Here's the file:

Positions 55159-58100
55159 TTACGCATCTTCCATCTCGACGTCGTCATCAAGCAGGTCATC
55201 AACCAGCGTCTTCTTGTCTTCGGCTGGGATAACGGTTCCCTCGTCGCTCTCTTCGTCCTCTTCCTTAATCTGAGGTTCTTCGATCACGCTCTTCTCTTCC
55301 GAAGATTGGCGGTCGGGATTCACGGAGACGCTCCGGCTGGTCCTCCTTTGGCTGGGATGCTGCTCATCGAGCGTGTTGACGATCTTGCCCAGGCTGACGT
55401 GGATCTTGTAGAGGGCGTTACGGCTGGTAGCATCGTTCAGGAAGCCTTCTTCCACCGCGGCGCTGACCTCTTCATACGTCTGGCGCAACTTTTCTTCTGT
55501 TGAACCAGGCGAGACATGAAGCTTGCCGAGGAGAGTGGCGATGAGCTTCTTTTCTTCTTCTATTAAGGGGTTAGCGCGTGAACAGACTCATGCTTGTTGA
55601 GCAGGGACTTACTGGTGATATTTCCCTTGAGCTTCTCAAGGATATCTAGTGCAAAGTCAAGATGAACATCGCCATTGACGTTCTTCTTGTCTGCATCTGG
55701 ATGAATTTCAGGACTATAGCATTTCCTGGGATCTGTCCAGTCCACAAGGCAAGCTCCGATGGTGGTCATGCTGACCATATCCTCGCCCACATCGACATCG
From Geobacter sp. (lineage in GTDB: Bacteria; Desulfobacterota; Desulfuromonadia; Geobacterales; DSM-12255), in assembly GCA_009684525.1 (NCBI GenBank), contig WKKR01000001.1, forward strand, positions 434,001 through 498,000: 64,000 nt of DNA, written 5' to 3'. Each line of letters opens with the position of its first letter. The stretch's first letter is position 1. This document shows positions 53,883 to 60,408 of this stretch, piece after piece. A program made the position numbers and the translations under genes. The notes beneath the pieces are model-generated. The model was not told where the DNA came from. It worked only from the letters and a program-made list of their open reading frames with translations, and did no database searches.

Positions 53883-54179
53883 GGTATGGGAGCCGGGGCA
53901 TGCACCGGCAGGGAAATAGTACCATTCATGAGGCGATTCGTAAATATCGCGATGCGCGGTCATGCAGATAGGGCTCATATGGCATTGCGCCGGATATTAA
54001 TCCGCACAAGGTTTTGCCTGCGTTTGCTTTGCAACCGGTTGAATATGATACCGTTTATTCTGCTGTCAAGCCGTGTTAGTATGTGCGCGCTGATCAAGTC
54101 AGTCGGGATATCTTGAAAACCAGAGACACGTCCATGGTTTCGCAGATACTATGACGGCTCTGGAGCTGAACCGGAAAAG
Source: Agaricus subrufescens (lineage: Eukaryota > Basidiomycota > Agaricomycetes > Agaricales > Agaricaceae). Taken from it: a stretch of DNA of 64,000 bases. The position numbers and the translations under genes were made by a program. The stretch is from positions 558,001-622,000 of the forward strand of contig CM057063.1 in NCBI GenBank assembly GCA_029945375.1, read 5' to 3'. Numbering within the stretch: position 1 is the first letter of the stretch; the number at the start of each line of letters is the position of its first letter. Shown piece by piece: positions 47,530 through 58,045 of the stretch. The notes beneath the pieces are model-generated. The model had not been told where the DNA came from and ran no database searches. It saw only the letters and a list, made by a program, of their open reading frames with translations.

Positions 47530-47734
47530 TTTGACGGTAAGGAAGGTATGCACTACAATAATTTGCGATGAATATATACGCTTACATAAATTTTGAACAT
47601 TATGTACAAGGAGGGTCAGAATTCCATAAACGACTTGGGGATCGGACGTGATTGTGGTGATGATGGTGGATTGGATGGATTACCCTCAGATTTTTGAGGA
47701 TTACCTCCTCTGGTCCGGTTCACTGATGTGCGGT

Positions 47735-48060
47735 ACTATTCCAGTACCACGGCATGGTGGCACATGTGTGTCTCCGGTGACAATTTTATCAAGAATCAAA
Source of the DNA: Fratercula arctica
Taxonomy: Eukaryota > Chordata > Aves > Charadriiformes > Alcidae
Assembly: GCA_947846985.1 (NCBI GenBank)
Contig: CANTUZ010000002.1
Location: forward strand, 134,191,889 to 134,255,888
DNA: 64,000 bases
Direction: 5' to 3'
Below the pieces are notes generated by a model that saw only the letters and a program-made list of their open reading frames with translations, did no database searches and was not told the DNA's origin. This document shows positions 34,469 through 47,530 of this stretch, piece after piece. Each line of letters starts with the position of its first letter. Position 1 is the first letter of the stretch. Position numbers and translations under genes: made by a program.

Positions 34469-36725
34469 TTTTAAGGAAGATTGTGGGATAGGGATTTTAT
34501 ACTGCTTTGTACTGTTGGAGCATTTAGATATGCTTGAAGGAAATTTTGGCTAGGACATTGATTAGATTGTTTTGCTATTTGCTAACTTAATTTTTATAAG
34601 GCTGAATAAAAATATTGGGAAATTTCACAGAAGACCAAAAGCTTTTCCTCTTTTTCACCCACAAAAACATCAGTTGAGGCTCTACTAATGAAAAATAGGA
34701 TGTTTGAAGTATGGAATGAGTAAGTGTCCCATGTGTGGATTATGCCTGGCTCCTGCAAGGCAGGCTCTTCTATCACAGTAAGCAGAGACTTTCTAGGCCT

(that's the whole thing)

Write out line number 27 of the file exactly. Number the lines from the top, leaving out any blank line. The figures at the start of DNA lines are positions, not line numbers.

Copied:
DNA: 64,000 bases